J. Pitney Office: Kravis 232 Telephone: 909/607-4224
Office Hours: Monday, Tuesday, Wednesday, and Thursday 1-2 PM, and by appointment
If regular hours are inconvenient, please make an appointment.
This courses examines the role of interest groups in American politics, with special attention to their influence on public policy. It asks these questions:
Classes will include lecture and discussion. Finish the readings before class because our discussions will involve those readings. We shall also talk about breaking news, so you must read a good news source such as Politico, RealClearPolitics or the New York Times.
Our class blog is at http://gov106.blogspot.com. I shall post videos, graphs, news stories, and other material there. We shall use some of this material in class, and you may review the rest at your convenience. You will all receive invitations to post to the blog. (Please let me know if you do not get such an invitation.) I strongly encourage you to use the blog in these ways:
The following will make up your course grade:
The papers will develop your skills in research, writing, and political analysis. When grading, I do take the quality of writing into account, applying the standards of Strunk and White. If you object to this approach, do not take this course – or anything else that I teach.
The final examination will test your factual knowledge and comprehension of the readings.
Class participation will hone your ability to think on your feet. This grade hinges on blog posts, class discussions and a brief oral presentation on your 8-page paper. I will call on students at random, and if you often miss sessions or fail to prepare, your grade will suffer.
As a courtesy to your fellow students, please arrive promptly and refrain from eating in class.
Check due dates for papers, as well as the date of the final exam. Arrange your schedule accordingly. Do not plan on seeking extensions or make-up work.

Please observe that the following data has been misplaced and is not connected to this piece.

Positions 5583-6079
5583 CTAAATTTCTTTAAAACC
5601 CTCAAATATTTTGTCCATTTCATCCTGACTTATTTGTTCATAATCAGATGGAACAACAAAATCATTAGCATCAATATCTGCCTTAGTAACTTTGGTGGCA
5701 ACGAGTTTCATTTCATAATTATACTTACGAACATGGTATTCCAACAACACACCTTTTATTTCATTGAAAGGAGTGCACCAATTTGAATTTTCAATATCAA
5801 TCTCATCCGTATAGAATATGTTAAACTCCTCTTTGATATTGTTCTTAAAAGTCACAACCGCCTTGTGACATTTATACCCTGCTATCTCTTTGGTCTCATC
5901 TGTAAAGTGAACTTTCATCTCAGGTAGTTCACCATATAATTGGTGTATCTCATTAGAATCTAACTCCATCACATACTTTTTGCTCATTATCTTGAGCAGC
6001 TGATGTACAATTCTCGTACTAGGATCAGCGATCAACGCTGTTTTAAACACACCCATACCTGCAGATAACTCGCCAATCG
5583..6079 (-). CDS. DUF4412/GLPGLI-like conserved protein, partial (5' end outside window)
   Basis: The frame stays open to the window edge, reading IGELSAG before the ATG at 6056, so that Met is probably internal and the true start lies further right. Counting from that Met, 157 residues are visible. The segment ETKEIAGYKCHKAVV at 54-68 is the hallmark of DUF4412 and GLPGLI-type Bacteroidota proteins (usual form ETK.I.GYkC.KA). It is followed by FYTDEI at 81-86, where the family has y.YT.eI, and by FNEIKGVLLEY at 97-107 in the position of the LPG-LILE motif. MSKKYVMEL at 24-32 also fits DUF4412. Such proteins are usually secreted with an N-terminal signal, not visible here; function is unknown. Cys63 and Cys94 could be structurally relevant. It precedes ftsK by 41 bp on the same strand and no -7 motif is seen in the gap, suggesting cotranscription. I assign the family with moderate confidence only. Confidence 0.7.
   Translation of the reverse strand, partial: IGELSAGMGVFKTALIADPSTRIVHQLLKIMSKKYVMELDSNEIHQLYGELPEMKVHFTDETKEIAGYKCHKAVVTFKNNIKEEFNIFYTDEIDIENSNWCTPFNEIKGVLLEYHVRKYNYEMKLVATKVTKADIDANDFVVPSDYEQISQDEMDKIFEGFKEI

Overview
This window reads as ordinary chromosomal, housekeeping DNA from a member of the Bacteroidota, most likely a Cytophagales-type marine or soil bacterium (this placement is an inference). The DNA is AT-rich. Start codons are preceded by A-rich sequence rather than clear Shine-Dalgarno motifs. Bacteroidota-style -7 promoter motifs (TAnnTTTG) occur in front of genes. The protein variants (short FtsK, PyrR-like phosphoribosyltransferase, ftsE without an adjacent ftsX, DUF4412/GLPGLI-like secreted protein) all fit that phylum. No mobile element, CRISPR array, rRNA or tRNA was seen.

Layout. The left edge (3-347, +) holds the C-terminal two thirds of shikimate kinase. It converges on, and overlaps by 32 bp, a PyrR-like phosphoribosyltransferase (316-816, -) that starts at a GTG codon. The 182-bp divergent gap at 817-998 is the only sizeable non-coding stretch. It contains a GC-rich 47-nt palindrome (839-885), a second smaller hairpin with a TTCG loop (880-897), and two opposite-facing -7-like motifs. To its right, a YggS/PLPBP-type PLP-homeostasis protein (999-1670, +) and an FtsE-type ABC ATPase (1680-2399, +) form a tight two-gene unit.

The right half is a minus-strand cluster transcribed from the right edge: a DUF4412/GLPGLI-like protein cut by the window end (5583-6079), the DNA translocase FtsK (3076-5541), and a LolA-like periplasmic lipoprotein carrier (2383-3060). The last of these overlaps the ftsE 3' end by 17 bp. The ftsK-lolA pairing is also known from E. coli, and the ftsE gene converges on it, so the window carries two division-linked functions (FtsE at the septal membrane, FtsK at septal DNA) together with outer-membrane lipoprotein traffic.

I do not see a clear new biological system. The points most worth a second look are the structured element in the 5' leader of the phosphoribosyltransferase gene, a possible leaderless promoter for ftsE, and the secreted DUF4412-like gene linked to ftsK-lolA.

Plagiarism or any other academic dishonesty will mean referral to the Academic Standards Committee. See: http://registrar.claremontmckenna.edu/acpolicy/plagiarism.asp
Allan J. Cigler, Burdett Loomis and Anthony J. Nownes, editors, Interest Group Politics, 9th ed. (Washington: Sage/CQ Press, 2016). GET THE 9TH EDITION. EARLIER EDITIONS HAVE DIFFERENT CONTENT.
Schedule (subject to change, with advance notice).
In addition to the readings below, I may also supply you with various handouts and Internet links.
Sept 1, 3: Introduction"The canal trustees quickly secured the expert services of Abraham Lincoln to lobby against the Havens' proposal for an act. This action tells us that lawyer Lincoln still had great influence in the House of Representatives, even though he had not sat there since 1842. And it is the first known proof that he ever acted as a lobbyist. " -- Wayne C. Temple, "A. Lincoln, Lobbyist," Journal of the Abraham Lincoln Association 21 (Summer 2000): 35-43.
Is everyone part of a special interest? What is the proper role of organized interests in a democracy?
Sept 8, 10: Movements, Groups, Factions